Tables, views, and datasets can also be queried directly from the programmatic clients, which accept all of the SQL-like language used above. For example, to query for the contents of syn12345678:
synapse query 'SELECT * FROM syn12345678'
query = syn.tableQuery('SELECT * FROM syn12345678')
query <- synTableQuery('SELECT * FROM syn12345678')
The expressions are the conditions for limiting a search. Every entity has properties useful for searching:
All entities (projects, files, folders, tables/views, Docker containers):
Versionable entities (files, table, views, datasets):
Files also have
contentType as properties. These properties are not available in a view and are not searchable.
SELECT * FROM syn12345678 WHERE "id" = 'syn00012'
For a complete list of example queries, see:
Finding Files in a Specific Project
To find files in a specific project, create a file view in the web client. For example, if you’d like to see all files in a project, navigate to your project and then select the Tables tab. From there, click Tables Tools and Add File View. Click Add container and Enter Synapse ID to create a tabular file view that contains every file in the project, which you can now query. Importantly, if you want to later query on annotations, you must select Add All Annotations.
Listing Files in a Specific Folder
If you are using a programmatic client, you can list the files in a specific folder. First, you need to know the synID of the folder (for example syn1524884, which has data from TCGA related to melanoma). All entities in this folder will have a parentID of syn1524884.
The function to find all files in this folder is called “getChildren”:
foo = list(syn.getChildren(parent='syn1524884', includeTypes=['file']))
foo <- as.list(synGetChildren(parent='syn1524884', includeTypes=list('file')))
Queries on Annotations
If annotations have been added to files, they can be used to discover files of interest from a file view syn12345678. For example, you can identify all files annotated as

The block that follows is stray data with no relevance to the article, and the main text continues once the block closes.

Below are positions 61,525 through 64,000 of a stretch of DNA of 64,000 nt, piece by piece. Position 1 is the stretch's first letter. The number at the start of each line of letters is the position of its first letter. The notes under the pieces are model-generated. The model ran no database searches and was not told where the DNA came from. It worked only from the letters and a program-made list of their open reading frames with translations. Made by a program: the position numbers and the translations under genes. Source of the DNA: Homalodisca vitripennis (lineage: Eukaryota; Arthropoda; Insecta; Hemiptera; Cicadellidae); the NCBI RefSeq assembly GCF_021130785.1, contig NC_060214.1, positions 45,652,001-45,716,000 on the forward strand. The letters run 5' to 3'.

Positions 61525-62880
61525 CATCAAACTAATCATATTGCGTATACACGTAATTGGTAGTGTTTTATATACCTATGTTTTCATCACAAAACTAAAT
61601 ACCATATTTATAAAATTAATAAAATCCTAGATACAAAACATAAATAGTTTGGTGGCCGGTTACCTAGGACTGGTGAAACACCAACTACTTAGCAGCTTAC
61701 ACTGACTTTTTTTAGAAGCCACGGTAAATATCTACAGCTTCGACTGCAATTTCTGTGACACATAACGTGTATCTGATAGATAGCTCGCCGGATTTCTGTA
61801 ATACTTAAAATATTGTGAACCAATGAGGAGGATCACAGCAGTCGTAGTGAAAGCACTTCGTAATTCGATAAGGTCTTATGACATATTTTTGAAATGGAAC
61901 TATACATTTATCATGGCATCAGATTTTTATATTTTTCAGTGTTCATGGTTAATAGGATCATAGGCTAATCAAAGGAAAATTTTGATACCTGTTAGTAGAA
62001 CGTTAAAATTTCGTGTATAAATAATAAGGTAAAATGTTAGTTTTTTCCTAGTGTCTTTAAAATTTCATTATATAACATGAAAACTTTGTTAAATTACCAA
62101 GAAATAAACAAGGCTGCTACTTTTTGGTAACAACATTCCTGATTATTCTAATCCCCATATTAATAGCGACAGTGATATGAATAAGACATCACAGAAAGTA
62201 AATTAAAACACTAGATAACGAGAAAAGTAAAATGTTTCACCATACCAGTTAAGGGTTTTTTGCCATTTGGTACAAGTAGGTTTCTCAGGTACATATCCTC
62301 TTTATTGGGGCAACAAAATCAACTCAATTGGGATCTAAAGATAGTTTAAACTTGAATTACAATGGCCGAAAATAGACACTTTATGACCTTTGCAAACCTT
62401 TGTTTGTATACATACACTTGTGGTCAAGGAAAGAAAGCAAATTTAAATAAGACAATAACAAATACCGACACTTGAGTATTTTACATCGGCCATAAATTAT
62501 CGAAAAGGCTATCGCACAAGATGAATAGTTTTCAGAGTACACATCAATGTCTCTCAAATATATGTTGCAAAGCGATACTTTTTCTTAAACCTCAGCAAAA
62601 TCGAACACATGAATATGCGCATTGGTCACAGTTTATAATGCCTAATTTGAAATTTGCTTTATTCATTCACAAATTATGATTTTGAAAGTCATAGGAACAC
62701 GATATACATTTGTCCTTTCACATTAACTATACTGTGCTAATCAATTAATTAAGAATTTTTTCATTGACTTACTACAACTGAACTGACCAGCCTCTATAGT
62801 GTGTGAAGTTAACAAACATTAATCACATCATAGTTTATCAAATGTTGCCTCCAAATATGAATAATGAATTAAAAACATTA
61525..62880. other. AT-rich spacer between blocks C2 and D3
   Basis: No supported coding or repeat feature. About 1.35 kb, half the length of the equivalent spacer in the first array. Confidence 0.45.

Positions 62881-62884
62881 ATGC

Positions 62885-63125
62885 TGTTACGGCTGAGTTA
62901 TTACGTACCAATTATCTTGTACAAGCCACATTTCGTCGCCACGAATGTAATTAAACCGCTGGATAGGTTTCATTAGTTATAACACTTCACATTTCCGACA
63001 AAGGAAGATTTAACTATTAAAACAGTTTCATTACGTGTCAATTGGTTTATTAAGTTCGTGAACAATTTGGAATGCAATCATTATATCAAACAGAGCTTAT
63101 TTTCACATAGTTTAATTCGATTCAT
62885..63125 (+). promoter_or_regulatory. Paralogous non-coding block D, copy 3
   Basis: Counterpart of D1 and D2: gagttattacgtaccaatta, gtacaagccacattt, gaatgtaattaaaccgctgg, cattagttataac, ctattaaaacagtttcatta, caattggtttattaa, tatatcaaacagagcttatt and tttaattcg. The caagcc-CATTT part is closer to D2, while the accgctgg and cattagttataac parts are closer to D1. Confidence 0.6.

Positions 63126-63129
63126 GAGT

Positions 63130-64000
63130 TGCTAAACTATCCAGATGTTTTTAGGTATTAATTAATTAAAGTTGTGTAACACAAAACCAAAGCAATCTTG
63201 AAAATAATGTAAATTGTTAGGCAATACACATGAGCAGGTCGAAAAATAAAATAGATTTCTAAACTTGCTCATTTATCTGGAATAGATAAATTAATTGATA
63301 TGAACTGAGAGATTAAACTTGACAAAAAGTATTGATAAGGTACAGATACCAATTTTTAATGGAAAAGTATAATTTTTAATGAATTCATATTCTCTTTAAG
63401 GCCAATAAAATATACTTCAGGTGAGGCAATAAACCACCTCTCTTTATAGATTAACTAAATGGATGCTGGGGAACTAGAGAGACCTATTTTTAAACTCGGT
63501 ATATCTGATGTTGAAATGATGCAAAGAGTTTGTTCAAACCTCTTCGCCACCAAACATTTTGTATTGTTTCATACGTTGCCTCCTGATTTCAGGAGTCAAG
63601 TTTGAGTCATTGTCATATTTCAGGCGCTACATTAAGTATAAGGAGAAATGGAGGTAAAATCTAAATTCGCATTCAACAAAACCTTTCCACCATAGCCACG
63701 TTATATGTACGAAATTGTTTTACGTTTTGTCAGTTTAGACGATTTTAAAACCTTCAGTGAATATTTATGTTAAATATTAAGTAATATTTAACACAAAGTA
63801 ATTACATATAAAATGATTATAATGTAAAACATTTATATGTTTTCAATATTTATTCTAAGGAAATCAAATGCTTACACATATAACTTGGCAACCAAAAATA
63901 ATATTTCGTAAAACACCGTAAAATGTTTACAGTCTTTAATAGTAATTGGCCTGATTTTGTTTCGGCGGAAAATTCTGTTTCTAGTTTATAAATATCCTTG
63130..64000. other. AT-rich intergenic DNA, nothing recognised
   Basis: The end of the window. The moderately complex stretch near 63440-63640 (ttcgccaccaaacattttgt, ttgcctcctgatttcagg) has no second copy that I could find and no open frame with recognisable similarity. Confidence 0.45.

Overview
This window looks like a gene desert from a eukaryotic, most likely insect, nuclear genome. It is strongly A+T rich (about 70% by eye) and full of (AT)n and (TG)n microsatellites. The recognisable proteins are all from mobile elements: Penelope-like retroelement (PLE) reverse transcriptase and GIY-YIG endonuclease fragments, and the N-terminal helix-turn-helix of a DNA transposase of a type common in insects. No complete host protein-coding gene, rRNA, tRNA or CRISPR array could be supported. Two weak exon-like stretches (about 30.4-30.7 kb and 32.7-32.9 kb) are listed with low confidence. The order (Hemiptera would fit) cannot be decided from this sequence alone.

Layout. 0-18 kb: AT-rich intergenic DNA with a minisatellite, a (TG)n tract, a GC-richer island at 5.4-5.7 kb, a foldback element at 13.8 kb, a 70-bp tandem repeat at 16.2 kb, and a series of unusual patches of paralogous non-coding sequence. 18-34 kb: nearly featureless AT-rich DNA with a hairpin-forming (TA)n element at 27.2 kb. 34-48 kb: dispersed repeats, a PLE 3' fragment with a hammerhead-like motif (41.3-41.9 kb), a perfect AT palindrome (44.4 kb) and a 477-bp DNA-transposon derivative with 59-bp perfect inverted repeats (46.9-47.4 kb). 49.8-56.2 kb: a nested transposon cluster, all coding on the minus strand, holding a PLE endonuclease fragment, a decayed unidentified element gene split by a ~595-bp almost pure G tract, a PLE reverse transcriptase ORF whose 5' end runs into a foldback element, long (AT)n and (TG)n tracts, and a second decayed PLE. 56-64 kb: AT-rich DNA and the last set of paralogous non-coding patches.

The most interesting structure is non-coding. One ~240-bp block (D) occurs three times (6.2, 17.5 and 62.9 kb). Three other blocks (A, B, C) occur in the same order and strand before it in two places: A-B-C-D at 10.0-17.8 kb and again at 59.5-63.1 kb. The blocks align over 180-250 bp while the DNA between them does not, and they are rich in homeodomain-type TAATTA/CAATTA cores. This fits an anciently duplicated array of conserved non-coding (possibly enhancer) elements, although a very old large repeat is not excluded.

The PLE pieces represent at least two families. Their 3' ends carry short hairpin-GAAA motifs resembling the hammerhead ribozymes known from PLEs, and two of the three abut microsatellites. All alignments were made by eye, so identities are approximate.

bam files (
fileFormat = bam) with the following query:
SELECT * FROM syn123456 WHERE "fileFormat"='bam'
Likewise, if you put the RNA-Seq related files described in the section above into the project syn00123 with the described annotations, then you could find all of the files for
SELECT * FROM syn123456 WHERE "projectId"='syn00123' AND "specimenID"='sampleA_conditionB'
Lastly, you can query on a subset of entities that have a specific annotation. You can limit the annotations you want displayed as following.
SELECT specimenID,genomeBuild,fileFormat,platform FROM file WHERE "projectId"='syn00123' AND "specimenID"='sampleA_conditionB'
Reproducible queries can be constructed using one of the analytical clients (command line, Python, and R) and on the web client, query results can be displayed in a table on a wiki page.
In a project, from the wiki page click Wiki Tools in the upper right corner to Edit Project Wiki. Click Insert and choose Table: Query on Files/Folders. Enter your query in the box and click the Insert button. Once you save the wiki page, the results will be displayed as a table.
synapse query "SELECT specimenID,genomeBuild,fileFormat,platform FROM syn123456 WHERE \"specimenID\"='sampleA_conditionB'" result = syn.tableQuery("SELECT specimenID,genomeBuild,fileFormat,platform FROM syn123456 WHERE \"specimenID\"='sampleA_conditionB'") result = synTableQuery("SELECT specimenID,genomeBuild,fileFormat,platform FROM syn123456 WHERE \"specimenID\"='sampleA_conditionB'")
Downloading from a Query
You can download files in a folder using queries. Currently this feature is only available in the command line client. For example, if you want to download all files in a file view that has a synapse ID of
synapse get -q "SELECT * FROM file WHERE parentId = 'syn00123'"
Single quotes in Synapse queries must be replaced by double quotes or two single quotes. In order to query for the
SELECT * FROM syn123 where "chemicalStructure" = '4"-chemical' # OR SELECT * FROM syn123 where "chemicalStructure" = '4''-chemical'